An H/S worldview understands that daily life is full of gray; not everything is black and white. The Bible does not give us clear commands regarding how we ought to behave in every context and relationship. It mostly tells stories from which we abstract principles based on our culture.
Paul struggled with the ambiguity surrounding food offered to idols (cf. Rom 14; 1 Cor 8–10). It is intriguing and humbling that, according to Paul, people can “honor the Lord” even as they act out of mistaken theology (i.e. “the one who is weak in faith”; Rom 14:1–6). Our grasp of what is right and true might vary by degree in different settings. Such ambiguity may frighten those who want to draw distinct, universally applicable lines in the moral sand.
Many people are conscious of sinful expressions of H/S (i.e. gang activity, honor killings, etc.). They fear that an H/S perspective opens the door to moral relativism. Yet Paul repeatedly explains sin in terms of “dishonoring” God and falling short of his glory (Rom 1:21–23; 2:23–24; 3:23). The gospel helps us more clearly apprehend God’s own standard for H/S. Several have detailed how H/S are critical themes in shaping a robust biblical theology.9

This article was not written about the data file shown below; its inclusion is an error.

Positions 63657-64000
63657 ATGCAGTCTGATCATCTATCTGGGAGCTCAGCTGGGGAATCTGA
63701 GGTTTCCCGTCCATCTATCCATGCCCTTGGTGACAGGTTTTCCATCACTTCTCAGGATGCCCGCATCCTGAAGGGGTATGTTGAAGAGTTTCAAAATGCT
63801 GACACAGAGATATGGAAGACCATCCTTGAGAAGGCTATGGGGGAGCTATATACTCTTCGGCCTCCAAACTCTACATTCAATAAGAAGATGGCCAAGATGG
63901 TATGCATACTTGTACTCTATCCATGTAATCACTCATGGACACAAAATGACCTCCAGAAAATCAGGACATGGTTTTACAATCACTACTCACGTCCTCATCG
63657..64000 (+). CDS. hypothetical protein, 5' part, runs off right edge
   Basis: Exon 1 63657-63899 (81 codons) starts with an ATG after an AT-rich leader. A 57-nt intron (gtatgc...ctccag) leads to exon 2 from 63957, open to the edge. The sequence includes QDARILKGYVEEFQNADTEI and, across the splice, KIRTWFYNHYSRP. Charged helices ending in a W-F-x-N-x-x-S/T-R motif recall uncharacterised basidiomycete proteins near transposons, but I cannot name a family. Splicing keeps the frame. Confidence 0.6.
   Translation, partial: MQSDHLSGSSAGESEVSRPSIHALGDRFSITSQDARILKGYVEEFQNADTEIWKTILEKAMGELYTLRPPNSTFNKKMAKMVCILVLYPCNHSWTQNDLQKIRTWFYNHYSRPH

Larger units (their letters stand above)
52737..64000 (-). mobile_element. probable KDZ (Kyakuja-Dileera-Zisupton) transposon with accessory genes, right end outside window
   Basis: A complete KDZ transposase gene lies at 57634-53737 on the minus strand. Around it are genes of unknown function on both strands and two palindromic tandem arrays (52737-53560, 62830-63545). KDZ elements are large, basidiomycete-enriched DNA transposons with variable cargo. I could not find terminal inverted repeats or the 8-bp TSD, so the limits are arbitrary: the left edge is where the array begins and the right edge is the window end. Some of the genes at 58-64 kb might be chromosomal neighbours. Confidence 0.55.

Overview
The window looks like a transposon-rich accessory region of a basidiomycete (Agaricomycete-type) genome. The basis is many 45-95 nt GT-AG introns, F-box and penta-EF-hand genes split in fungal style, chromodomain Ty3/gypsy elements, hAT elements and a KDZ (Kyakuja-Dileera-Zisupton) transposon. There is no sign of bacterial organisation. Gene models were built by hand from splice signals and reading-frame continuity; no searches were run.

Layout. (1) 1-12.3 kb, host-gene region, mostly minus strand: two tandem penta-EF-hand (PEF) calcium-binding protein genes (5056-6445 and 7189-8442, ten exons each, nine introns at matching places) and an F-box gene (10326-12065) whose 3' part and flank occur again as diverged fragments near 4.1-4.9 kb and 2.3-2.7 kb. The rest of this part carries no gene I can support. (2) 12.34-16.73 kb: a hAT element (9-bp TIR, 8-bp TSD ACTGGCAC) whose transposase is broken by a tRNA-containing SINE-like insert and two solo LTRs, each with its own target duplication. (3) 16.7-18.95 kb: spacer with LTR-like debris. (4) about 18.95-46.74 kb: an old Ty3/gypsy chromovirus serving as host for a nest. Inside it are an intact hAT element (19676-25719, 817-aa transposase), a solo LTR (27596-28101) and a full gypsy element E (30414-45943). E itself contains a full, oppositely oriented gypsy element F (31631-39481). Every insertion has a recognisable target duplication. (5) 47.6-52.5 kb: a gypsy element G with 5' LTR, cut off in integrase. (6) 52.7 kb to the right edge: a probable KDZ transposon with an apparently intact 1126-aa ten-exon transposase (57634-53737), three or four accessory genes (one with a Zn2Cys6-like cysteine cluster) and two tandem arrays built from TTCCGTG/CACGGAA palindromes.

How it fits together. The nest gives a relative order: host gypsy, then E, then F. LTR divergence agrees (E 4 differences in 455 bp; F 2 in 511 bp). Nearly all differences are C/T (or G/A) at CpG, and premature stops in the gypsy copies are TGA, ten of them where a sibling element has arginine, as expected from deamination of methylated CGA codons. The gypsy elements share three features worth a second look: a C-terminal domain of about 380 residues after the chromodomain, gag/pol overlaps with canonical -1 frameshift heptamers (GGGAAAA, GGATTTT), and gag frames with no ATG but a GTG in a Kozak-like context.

Ultimately, some fear that H/S thinking leads to theological error. After all, if the Church’s greatest minds have not emphasized H/S, who are we to pave new ground? To make matters worse, (Westernized) systematic theology consistently avoids any discussion of H/S. This is not without irony, as Protestantism itself is a testimony to the fact that church tradition often creates “theological inertia” in need of correction. In fact, H/S is not “new”; it permeates Scripture and the cultures in which it was inspired. The problem lies in the fact that we inevitability read the Bible with cultural filters, then dichotomize and absolutize theological categories. As a result, we end up with nearly as many blindspots as Bartimaeus.
H/S should not “SCARE” people; it is a natural aspect of all human cultures, and especially “collectivistic” societies. Collectivism is woven into the fabric of God’s mission in the world. Christ’s church represents God’s human family, consisting of all nations. God made humanity for the sake of His glory. It is perfectly legitimate to say that God has “face” (i.e. glory),10 and that the gospel recounts how Christ “saves God’s face.”11
God’s people declare His glory (honor). Jesus himself explains faith in H/S terms: “How can you believe, when you receive glory from one another and do not seek the glory that comes from the only God?” (John 5:44, ESV). By neglecting H/S in our theology and ministry, we make it more difficult for multitudes to believe in Christ.